Sunday , May 28 2023

Semi-Custom, 7 nm Products Influence AMD's Guidance


Advanced Microphones (AMD) made history in the second quarter. For the first time, a company has simultaneously leveraged production of next-generation consumer CPUs (central processing unit) and GPUs (graphical processing unit) and server CPUs. AMD has upgraded production of its 7 nm (nanometer) Ryzen 3000 CPUs and Radeon 5700 GPUs to prepare for its July 7 launch. It also shipped early volumes of its 7 nm EPYC server CPUs prior to launch on 7 August.

CEO Lisa Su stated that many additional 7nm products, such as higher end Navi GPUs and mobile CPUs, are scheduled for launch in the coming quarters. AMD is trading on these new products to cause growth in the second half. Despite these product launches, Su has lowered AMD's revenue guidance for 2019 to an average single-digit growth rate.

This downward guidance for 2019 came as a surprise, sending AMD down 8% in today's business. Analysts expected that new 7nm products, notably EPYC, will help AMD achieve its 2019 earnings guidance of high-digit growth. Should long-term investors care about the guidance? The answer is no. Let's talk about why.

Semi-Custom, 7 nm Products Influence AMD & # 8217; s Leadership

AMD's third-quarter guidance misses estimates

AMD's business model is sloping to the second half, when a return to school and holiday season sales accelerates demand for computers and game consoles. In the third quarter, AMD expects its revenue to rise 9% YoY (year-over-year) and 17.6% consecutive to $ 1.8 billion, missing analysts' estimates of $ 1.95 billion. It expects 7-nm Ryzen, EPYC, and Radeon sales to drive this revenue growth.

AMD's new products have an additional gross margin of over 50%. The company expects a higher mix of new products to improve its non-GAAP (generally accepted accounting principles) gross margin to 43% in the third quarter from 41% in the prior quarter. It expects its operating margin to expand to 13.8% from 7.3% in the prior quarter.

Why has AMD downplayed its year-round leadership?

Weaker than expected third-quarter guidance prompted AMD to lower its year-to-date earnings guidance from the high single digits to the mid single digits. In dollar terms, it has reduced its revenue guidance by ~ $ 200 million. On AMD's second-quarter earnings, Su explained that its semi-regular revenue dropped more than expected in the first half. At the beginning of the year, the ragtag provider was expecting a 20% YoY drop in semi-regular revenue in 2019. Now, it expects a 35% YoY drop, prompting it to reduce its year-to-date leadership.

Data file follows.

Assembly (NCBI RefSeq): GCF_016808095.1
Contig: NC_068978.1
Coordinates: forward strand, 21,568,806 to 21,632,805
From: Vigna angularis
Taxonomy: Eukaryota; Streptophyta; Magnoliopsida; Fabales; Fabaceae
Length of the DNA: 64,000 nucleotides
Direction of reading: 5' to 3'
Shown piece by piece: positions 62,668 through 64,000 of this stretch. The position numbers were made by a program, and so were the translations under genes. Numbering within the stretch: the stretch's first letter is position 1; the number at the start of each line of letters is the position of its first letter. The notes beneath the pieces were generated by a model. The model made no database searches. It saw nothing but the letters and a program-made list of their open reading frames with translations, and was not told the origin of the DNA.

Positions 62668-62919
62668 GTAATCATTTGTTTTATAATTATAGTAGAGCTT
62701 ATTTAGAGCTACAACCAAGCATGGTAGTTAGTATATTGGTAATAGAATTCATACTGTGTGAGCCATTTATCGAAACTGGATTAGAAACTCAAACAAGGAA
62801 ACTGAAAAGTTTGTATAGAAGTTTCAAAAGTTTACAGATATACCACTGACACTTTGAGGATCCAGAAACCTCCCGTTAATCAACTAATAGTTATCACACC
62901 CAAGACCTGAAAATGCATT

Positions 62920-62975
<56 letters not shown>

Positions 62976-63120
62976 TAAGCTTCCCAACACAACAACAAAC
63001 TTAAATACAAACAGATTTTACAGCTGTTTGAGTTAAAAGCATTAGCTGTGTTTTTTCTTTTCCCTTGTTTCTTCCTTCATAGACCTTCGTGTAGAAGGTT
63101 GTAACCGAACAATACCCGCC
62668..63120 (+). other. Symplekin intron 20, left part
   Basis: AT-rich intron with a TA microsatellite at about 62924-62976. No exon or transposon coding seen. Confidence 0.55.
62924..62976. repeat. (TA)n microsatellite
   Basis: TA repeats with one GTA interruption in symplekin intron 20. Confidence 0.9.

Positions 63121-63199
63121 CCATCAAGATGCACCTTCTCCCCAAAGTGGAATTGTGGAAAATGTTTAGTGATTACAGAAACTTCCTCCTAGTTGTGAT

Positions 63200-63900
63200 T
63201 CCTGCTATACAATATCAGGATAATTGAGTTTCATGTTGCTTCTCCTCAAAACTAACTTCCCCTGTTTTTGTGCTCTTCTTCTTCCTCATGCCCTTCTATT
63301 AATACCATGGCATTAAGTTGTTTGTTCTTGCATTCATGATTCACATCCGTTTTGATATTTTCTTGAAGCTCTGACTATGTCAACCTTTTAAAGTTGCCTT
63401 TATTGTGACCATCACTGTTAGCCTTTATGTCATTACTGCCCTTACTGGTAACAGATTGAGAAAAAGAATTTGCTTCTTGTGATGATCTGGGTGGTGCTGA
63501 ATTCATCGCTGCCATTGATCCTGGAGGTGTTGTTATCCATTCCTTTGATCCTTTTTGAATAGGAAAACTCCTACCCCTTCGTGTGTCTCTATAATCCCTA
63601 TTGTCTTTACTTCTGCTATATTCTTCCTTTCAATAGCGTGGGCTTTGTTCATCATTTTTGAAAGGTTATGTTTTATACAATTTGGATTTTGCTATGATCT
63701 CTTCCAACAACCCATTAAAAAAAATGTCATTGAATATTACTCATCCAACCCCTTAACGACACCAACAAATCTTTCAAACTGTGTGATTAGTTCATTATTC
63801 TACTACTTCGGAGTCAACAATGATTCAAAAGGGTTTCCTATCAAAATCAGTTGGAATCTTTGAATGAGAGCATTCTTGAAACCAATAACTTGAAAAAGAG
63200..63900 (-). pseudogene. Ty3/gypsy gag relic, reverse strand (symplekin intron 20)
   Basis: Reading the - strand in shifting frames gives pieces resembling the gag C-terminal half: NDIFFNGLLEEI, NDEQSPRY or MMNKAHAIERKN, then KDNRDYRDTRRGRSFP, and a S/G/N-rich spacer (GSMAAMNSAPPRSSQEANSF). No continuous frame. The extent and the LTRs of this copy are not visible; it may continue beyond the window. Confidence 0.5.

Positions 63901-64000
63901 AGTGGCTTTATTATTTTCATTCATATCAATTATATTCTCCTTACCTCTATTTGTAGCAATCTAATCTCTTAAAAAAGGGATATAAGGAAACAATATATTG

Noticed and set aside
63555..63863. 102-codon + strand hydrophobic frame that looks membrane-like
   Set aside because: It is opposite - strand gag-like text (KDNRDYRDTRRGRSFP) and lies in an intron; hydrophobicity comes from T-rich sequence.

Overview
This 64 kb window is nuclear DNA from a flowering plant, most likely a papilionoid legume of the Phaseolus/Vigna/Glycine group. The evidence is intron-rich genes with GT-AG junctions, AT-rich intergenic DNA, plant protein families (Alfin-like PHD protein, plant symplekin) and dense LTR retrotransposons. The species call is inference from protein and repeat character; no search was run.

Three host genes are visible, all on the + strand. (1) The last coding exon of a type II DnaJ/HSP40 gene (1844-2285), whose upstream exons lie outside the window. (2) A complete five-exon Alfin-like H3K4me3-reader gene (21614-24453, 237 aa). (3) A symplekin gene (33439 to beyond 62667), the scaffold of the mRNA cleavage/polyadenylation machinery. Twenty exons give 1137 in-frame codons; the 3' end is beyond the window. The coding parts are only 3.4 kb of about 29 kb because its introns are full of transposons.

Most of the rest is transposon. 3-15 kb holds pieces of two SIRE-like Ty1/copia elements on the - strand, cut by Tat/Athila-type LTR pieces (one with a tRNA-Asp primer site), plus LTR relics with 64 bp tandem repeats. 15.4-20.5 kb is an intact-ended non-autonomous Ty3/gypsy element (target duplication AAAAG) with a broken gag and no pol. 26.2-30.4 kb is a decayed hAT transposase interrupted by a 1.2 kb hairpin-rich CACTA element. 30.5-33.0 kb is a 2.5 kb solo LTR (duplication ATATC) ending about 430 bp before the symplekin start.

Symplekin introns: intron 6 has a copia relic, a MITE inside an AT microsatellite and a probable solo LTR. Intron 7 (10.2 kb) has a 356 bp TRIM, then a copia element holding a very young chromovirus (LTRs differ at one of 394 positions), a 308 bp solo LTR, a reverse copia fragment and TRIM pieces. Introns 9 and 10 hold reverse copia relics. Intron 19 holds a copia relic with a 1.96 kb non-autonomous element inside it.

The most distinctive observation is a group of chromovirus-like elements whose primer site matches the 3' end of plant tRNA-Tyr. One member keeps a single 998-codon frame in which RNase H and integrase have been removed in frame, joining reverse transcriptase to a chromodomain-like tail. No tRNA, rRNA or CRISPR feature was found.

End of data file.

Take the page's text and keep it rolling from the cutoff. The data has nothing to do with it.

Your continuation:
The decline in semi-standard revenue will be offset by strong revenue of 7 nm Ryzen, Radeon, and EPYC products. Additionally, AMD's GPUs will be used on Google's Stadia and Apple's new Mac Pro. AMD has also signed a multi-year deal with Samsung (SSNLF) to offer its GPU technology for the latter's mobile phones.

Su stated that AMD will raise $ 100 million in Samsung revenue in 2019. This revenue is spread over nine months beginning in April and is included in its year-round guidance. She added that AMD will incur some development costs for the Samsung chips, but that the overall profit of the chips will be above the corporate average.

What insights do AMD's leadership provide?

The above guidance shows that semi-habitual weakness mitigates the effect of strong growth in other segments. After excluding semi-regular revenue, Su expects AMD's revenue to increase by 20% YoY in 2019. However, this trend will reverse next year as semi-regular sales increase due to next-generation gaming consoles. AMD's chips will enable Sony's PlayStation 5 and the next-generation Microsoft console.

AMD's future growth banks on the success of its new products. However, several factors come into play to make a product successful. Initial reviews of AMD's new products have been positive, but competition is still rising. Its larger rivals Intel and NVIDIA have resorted to lower prices to compete.

The overall demand environment is weak because of the US-China trade war. Huawei's U.S. ban and some Chinese supercomputer companies include several of AMD's customers. Any escalation in the trade war will further affect AMD's revenue. Its new products have to deal with these headaches in order to gain market share and see improved profits. Once these macro windows are clear, AMD's 7-nm products should see strong growth.

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